Middle-east Arab News Opinion | Asharq Al-awsat

A Culture of Suicide and Death | ASHARQ AL-AWSAT English Archive 2005 -2017
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Recalling the scenes of my childhood and youth, I sometimes find myself asking the question; was I ever at any stage of my life tempted by extremist currents into taking up arms and killing God’s creations in the same manner as armed militias throughout our region? Every time I ask myself this question I am always certain that I have never been tempted or lured by any such ideologies, and that I have always felt that human life is sacred. This is why I am astonished to see some of our youth adopting such suicidal ideology and drifting into violent organizations. I am certain that the only difference between this generation and the majority of my own generation is the lack of standards in the education of the former. This is something that we should all be aware of, in our homes, our schools, and our constituencies, before this lack in educational standards becomes more dangerous and even more difficult to reform.

Anybody observing these armed movements can clearly see that they belong to a culture of suicide, they are well aware that their ideology lacks the power to convince, and so resort to shows of strength. In spite of this, these militias act ceaselessly in order to convince others to accept this culture of suicide. One of the most recent of such movements was the Salafist Jihadist movement in Gaza that called itself the Jund Ansar Allah. This group was led by Dr. Abdul Latif Moussa AKA Abu Noor al-Maqdisi who during his Friday sermon announced the establishment of the Islamic Emirate of Palestine in the Gaza Strip. Hamas took action against the group in response of this, resulting in 88 casualties [including the death of the group’s leader]. This situation is similar to that of Fatah Al Islam in Lebanon; the group’s leader Shaker al-Absi mobilized a large group of youth in Nahr Al-Bared in a hopeless confrontation with the Lebanese army on the pretext of liberating Palestine.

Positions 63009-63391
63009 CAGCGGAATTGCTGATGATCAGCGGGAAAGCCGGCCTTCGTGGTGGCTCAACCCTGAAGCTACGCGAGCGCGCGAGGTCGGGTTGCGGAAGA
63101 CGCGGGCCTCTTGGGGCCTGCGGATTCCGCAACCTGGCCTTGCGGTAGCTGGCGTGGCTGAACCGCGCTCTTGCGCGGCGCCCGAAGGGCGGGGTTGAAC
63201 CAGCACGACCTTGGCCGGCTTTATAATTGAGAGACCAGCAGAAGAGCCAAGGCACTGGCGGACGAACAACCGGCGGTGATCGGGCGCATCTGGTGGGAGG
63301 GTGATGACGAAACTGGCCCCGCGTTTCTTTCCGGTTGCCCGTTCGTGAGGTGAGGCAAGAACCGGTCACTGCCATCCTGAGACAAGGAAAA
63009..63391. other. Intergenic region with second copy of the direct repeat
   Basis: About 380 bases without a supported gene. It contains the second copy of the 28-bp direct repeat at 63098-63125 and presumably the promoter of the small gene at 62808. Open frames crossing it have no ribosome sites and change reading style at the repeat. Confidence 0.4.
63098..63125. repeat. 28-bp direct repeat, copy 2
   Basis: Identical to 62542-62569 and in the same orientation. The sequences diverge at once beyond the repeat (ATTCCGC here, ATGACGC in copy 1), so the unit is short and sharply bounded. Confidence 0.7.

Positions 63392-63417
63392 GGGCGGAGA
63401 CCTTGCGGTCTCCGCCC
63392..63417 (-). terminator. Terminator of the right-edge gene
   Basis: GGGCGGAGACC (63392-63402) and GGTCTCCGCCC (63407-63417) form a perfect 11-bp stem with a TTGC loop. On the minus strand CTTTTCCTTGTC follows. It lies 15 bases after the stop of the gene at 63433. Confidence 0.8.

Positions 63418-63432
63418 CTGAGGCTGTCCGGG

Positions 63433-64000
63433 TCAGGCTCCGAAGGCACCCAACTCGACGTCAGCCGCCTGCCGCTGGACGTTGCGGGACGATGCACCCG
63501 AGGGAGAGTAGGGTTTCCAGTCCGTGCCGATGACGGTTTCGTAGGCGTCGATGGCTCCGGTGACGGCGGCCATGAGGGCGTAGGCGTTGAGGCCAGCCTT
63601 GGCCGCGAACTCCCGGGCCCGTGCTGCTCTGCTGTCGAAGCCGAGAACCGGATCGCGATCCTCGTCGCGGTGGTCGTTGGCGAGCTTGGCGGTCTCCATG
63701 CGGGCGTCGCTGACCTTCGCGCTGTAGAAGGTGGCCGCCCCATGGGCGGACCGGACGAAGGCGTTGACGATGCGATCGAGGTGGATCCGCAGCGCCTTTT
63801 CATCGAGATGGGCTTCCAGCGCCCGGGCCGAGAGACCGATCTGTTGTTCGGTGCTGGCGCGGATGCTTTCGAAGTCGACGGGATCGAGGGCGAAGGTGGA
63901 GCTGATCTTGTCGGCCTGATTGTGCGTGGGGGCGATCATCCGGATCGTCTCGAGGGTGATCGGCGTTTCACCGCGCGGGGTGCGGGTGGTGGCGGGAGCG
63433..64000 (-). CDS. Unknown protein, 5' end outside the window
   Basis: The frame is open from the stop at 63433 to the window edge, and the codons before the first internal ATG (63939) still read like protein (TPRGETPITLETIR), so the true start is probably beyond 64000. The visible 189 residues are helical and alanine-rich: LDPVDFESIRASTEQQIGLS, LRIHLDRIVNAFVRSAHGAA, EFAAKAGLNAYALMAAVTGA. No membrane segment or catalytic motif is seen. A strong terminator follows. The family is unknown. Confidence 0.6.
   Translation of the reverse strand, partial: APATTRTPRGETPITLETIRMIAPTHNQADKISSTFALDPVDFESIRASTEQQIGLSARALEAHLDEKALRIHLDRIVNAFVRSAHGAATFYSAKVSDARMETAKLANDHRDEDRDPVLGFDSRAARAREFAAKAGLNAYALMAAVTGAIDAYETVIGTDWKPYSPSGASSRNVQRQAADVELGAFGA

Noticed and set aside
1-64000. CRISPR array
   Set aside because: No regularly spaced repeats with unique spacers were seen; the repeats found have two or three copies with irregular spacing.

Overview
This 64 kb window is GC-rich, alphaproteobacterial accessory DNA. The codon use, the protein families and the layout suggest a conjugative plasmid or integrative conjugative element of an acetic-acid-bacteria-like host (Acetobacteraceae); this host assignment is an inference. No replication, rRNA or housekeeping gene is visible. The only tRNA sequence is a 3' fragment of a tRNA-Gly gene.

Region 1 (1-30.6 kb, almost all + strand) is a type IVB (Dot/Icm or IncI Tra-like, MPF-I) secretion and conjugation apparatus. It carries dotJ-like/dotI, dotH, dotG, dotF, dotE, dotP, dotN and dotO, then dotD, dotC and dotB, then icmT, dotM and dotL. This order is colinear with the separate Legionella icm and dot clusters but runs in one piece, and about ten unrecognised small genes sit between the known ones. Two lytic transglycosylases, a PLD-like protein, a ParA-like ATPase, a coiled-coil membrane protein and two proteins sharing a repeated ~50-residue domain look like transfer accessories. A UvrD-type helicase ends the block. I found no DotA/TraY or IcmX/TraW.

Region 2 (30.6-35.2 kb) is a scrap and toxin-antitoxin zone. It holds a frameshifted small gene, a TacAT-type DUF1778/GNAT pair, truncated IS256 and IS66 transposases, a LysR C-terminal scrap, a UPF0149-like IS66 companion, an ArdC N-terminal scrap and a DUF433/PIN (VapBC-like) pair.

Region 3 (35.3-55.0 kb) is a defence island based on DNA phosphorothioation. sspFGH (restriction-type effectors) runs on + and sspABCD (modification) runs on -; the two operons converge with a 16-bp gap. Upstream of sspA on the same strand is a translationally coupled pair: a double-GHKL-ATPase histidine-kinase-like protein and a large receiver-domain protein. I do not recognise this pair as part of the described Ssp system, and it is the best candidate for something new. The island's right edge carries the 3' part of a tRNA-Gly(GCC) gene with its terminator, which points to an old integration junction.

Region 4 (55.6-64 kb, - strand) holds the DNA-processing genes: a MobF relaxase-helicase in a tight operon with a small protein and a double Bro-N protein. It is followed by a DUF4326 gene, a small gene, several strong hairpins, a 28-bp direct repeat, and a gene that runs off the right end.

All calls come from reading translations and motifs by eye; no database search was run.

The Pakistani Taliban is also a good example that illustrates this culture of suicide, and its leader Baitullah Mehsud – who was killed in a US raid last week – was leading a suicide project since the movement’s establishment. He challenged his country and the world with a narrow minded ideology that goes against modernity, normality, and [the wishes of] the people. In fact, Mehsud’s ideology was so narrow-minded and ignorant that he even refused to allow young girls in the area that he controlled to receive an education, threatening to bomb schools that allowed girls to enter the education system. Such an ignorant ideology is completely contradictory to the normality of life and Mehsud wasted his life playing a game of hunter and hunted. Death is the ultimate end of this culture of suicide that is embraced by some extremist leaders, and the youth who adopt this culture suffer and become lost in an endless maze where there is no light at the end of the tunnel.

The question that must be asked is; how can we aid the development of the ideology of the youth, where they are able to judge ideas rationally and recognize the dangers of temptation, in order to achieve ideological security for the vulnerable youth?